3. Read Aloud Tools

Often students can better understand text as a whole when unfamiliar words are read to them, such as with computerized readers or text to speech devices [6,7]. Computers can use digitalized sounds, from the recorded human voice, or synthesized speech, to read unknown or new words to students because having trouble with several words in a text can slow or damage SWSNs’ comprehension of the textual section. Some researchers have queried whether or not computerized readers or text to speech devices are simply compensatory and not remediative, but a recent meta-analysis found that, overall, these read aloud tools seemed to have a positive effect on the reading comprehension of SWSNs [8].
Perhaps the most promising area for continuing research includes screen readers. In fact, the National Reading Panel (NRP) (2000) pointed to hyperlinked text as one of the most promising areas for study in the combined areas of literacy and technology [9]. Further definitions of hyperlinked text boundaries, methods of using e-readers, and ways of using them in the classroom are needed to fully integrate electronic reading environments into schools [10].
Researchers investigated the Quicktionary Reading Pen II [11] which had the ability to scan and read text aloud to students with LD in upper elementary and high school grades. In a survey, students responded that they enjoyed having the pen as a tool that they could use. Overall, the students improved their scores on the Formal Reading Inventory, a comprehension measure.
Instructors [12] taught students with reading disabilities a self-questioning strategy and paired it with a text reader, the Kurzweil 3000. In comprehension quizzes after reading assignments associated with the intervention, no improvement was seen over the six weeks of intervention for the six students in the middle grades. In another study with a text-to-speech tool [13], three students with reading disabilities at the high school level used the tool while reading in seven to eleven sessions in a multiple baseline design. Though no improvement was seen in comprehension or reading fluency, students reported that the tool helped them and improved their completion time for the comprehension quizzes.
Researchers utilized another read aloud environment [14] with the TriAccess system. The system provided SWSNs with the ability to hear words when needed, as well as tools including text marking and word definitions. Each user could customize their experience. Researchers found that students improved their reading comprehension significantly when using the supports existent in the program. Additionally, subjects preferred reading with the supports in their own self-report.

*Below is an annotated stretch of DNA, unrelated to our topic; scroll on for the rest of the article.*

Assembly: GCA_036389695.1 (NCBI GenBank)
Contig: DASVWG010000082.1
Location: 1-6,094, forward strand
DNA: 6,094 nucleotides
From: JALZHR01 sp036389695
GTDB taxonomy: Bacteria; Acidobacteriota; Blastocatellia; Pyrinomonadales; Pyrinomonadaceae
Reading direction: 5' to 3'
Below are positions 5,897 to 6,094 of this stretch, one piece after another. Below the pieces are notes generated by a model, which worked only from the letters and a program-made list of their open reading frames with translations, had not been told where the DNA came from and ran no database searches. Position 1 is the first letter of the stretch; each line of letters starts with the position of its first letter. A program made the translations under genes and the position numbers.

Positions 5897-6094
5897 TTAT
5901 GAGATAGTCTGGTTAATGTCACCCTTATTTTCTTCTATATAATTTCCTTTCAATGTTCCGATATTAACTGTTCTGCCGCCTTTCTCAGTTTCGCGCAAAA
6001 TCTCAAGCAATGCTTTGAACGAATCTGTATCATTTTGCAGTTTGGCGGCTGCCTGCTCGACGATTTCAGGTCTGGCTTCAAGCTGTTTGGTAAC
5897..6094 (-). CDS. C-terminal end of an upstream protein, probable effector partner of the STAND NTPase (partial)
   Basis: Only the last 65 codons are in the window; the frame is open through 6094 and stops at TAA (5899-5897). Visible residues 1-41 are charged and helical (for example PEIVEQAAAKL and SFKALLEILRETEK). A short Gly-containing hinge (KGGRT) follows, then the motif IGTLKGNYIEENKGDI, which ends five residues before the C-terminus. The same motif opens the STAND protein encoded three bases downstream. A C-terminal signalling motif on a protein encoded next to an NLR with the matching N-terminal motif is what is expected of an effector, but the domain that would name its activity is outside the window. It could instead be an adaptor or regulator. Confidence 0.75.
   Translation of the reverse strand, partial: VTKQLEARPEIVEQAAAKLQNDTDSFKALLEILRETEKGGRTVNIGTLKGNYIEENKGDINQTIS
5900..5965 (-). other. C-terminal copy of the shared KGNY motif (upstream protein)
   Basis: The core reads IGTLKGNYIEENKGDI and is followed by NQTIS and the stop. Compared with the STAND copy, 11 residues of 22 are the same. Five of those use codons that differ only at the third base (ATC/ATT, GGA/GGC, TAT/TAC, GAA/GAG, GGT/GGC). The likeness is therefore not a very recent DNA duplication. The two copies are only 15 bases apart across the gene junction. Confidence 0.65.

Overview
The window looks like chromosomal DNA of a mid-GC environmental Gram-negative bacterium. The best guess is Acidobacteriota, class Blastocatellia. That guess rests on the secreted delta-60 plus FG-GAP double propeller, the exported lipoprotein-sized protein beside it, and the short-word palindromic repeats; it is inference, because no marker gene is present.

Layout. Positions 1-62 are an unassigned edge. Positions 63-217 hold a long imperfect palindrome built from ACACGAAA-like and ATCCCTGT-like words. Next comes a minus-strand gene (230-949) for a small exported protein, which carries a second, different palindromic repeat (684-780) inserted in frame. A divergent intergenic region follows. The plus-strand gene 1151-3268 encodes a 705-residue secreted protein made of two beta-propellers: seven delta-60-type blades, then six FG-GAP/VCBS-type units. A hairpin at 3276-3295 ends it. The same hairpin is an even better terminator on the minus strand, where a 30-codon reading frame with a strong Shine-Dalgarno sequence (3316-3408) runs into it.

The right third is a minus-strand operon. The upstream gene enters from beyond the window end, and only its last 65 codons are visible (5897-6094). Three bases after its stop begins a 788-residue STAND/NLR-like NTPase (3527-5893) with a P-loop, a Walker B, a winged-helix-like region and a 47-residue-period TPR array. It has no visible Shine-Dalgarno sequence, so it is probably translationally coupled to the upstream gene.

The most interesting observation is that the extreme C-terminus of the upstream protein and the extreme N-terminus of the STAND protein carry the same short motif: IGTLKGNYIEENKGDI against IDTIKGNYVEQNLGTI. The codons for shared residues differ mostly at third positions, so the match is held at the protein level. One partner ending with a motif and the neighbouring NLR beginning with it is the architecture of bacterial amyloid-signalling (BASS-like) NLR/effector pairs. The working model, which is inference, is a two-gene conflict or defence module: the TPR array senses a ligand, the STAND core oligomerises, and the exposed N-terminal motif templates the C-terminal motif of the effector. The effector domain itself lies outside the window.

4. Computer Applications

Students in K–12 increasingly have their own personal computer or tablet with them throughout the school day. There are many individual applications (apps) often downloaded to these devices that can provide learning games, as well as read aloud tools and other support, both for general education students and SWSNs. Some examples include SuperWhy Phonics Fair [15] available through public broadcasting that has literacy developing games and The Sounding Out Machine [16] that helps students struggling with their decoding skills. Through these applications, students have the extra support that they need, often making a difference in their overall reading efficacy.
In one study, fourth graders with LD utilized reading apps that included phonics instruction, timed reading, and vowel awareness on their own iPad and on pen and paper without the apps. Students preferred learning in the iPad condition and were more engaged in their tasks in such a learning environment [17]. In another study with 13 high school students with LD [18] each utilized an iPad with four apps including Flashcards, MiniMod reading for details, MiniMod reading for Inference, and BlueFire. Some of the students were able to demonstrate gains in a number of vocabulary words, but in standardized comprehension test scores showed a significant improvement over the 12-week intervention. Researchers in a third study compared iPad-assisted instruction to teacher-directed instruction for students with Autism Spectrum Disorders (ASD). Very often, students with ASD utilize iPads and the ones the students had in this study were equipped with Spacevoyager app that involved reading a passage and answering questions which enabled the student to play a game on the iPad. The contrasting condition had students receive teacher-led instruction that was measured by curriculum-based assessments. Students performed better in the teacher-led condition [19]. The program was meant to practice stand-alone skills as many apps are, but perhaps the students with ASD in this study were unable to generalize those skills to novel situations.

5. Traditional Instructional Methods with Technology

As stated in the NRP (2000) and the RAND Corporation study group (2002) [20,21] reports, instruction in comprehension strategies, such as visual imagery, advance organizers, visual imaging, visual mnemonics, summarization, main idea identification instruction, self-questioning strategies, and multiple strategy instruction improve reading comprehension in students with LD. Teaching comprehension strategies to students, especially those with LD, has assisted students in improving their comprehension [22,23]. Previously, studies had shown that work in this area of reading comprehension with adolescents was successful in assisting them with unfamiliar narratives [24,25].
Some successful computer intervention studies have paired the computer with active teacher-led instruction and feedback around many of the strategies mentioned above [26,27]. Though computer-based studies have emphasized the teacher-led intervention portion of computer learning, studies in the field of reading comprehension have also stressed passing a blueprint of strategies on to students to assist with their reading comprehension [21]. These blueprints often involve in-depth, multi-strategy approaches to reading comprehension that may involve the use of technology.